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Knopf Doubleday Publishing Group, Nov 3, 2010 - Fiction - 478 pages
21 Reviews
In the summer of 1348, with the plague ravaging Florence, ten young men and women take refuge in the countryside, where they entertain themselves with tales of love, death, and corruption, featuring a host of characters, from lascivious clergymen and mad kings to devious lovers and false miracle-makers. Named after the Greek for “ten days,” Boccaccio’s book of stories draws on ancient mythology, contemporary history, and everyday life, and has influenced the work of myriad writers who came after him.

J. G. Nichols’s new translation, faithful to the original but rendered in eminently readable modern English, captures the timeless humor of one of the great classics of European literature.

A brilliant new translation of the work that Herman Hesse called “the first great masterpiece of European storytelling.”

From the Hardcover edition.

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Review: The Decameron: Selected Tales

User Review  - Kimberly L. Newton - Goodreads

Great insight into the young minds of 14th century Italy. I understand why Shakespeare was so influenced by this! Read full review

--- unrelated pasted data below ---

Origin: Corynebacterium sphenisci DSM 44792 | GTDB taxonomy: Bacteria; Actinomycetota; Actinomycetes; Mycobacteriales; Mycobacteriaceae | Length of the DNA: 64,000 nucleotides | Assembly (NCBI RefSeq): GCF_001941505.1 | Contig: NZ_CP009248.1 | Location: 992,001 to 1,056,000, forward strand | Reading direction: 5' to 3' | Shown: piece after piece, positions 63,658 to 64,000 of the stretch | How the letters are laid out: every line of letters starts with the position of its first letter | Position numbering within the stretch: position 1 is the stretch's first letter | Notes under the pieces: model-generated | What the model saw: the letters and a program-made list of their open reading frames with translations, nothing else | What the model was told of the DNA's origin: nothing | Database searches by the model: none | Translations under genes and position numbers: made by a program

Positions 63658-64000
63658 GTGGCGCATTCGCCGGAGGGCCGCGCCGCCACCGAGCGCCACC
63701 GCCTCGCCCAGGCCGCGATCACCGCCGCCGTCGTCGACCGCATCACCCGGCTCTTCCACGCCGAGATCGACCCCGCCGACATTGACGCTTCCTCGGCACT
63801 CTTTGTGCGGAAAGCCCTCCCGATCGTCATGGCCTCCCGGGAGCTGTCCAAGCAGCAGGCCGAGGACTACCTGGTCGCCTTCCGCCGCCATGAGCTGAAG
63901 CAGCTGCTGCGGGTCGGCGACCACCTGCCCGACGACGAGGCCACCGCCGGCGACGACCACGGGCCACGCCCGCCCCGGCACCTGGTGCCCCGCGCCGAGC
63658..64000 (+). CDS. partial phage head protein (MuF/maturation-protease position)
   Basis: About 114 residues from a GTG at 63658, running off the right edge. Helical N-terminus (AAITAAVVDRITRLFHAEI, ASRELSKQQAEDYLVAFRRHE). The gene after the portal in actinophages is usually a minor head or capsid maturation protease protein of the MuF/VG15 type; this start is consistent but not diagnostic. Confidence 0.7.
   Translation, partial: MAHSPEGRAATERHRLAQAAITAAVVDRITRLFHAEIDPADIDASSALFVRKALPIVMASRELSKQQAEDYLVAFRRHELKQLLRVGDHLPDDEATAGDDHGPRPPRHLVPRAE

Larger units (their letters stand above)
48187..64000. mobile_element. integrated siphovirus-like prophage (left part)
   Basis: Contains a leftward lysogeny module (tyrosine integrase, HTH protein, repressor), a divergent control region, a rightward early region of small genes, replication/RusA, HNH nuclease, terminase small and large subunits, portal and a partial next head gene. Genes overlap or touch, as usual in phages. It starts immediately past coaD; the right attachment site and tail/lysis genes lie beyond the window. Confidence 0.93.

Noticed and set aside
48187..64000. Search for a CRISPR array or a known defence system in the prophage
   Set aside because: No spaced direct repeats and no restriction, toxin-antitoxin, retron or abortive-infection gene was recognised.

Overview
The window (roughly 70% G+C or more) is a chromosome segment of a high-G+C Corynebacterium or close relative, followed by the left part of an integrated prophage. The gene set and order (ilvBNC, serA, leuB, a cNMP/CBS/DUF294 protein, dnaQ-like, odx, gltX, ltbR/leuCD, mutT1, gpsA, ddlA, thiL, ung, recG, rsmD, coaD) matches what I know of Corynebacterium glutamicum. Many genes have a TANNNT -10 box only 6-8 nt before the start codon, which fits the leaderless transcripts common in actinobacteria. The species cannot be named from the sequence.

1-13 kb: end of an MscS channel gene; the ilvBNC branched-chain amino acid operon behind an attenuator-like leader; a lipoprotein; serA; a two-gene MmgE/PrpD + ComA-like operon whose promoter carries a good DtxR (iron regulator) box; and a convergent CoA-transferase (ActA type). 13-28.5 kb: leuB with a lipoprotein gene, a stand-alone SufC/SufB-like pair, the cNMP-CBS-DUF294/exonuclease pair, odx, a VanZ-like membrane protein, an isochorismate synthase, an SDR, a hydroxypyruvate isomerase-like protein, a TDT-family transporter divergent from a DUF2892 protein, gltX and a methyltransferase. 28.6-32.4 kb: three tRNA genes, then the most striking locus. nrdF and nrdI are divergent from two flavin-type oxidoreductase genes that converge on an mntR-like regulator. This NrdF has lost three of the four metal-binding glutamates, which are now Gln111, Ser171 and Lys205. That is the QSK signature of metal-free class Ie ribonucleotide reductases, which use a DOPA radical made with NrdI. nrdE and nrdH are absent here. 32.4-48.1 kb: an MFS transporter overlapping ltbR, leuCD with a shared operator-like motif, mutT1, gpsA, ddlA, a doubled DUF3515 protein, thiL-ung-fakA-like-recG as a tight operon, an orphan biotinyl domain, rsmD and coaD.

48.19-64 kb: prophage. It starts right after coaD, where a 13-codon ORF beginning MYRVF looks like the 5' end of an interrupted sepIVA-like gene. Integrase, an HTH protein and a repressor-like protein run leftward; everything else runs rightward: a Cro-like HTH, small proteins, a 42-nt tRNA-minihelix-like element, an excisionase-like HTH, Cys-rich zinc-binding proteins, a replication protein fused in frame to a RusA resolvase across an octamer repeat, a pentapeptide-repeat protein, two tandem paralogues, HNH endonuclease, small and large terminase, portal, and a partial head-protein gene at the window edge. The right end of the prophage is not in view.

Review: The Decameron: Selected Tales

User Review  - Jessica - Goodreads

I read only 3 of the stories, for a college class. They were Day 1, Story 3; Day 2, Story 1; and Day 3, Story 1. I liked the stories well enough and found them humorous, which was the point after all. Read full review

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About the author (2010)

Giovanni Boccaccio, Italian author and poet, was born in 1313 and died in 1375.

Born in Liverpool, England, J. G. Nichols is a poet, literary critic, and translator. He was awarded the John Florio Prize for his translation of the poems of Guido Gozzano. His translation of Petrarch’s Canzoniere won the Premio Internazionale Diego Valeri in 2000.

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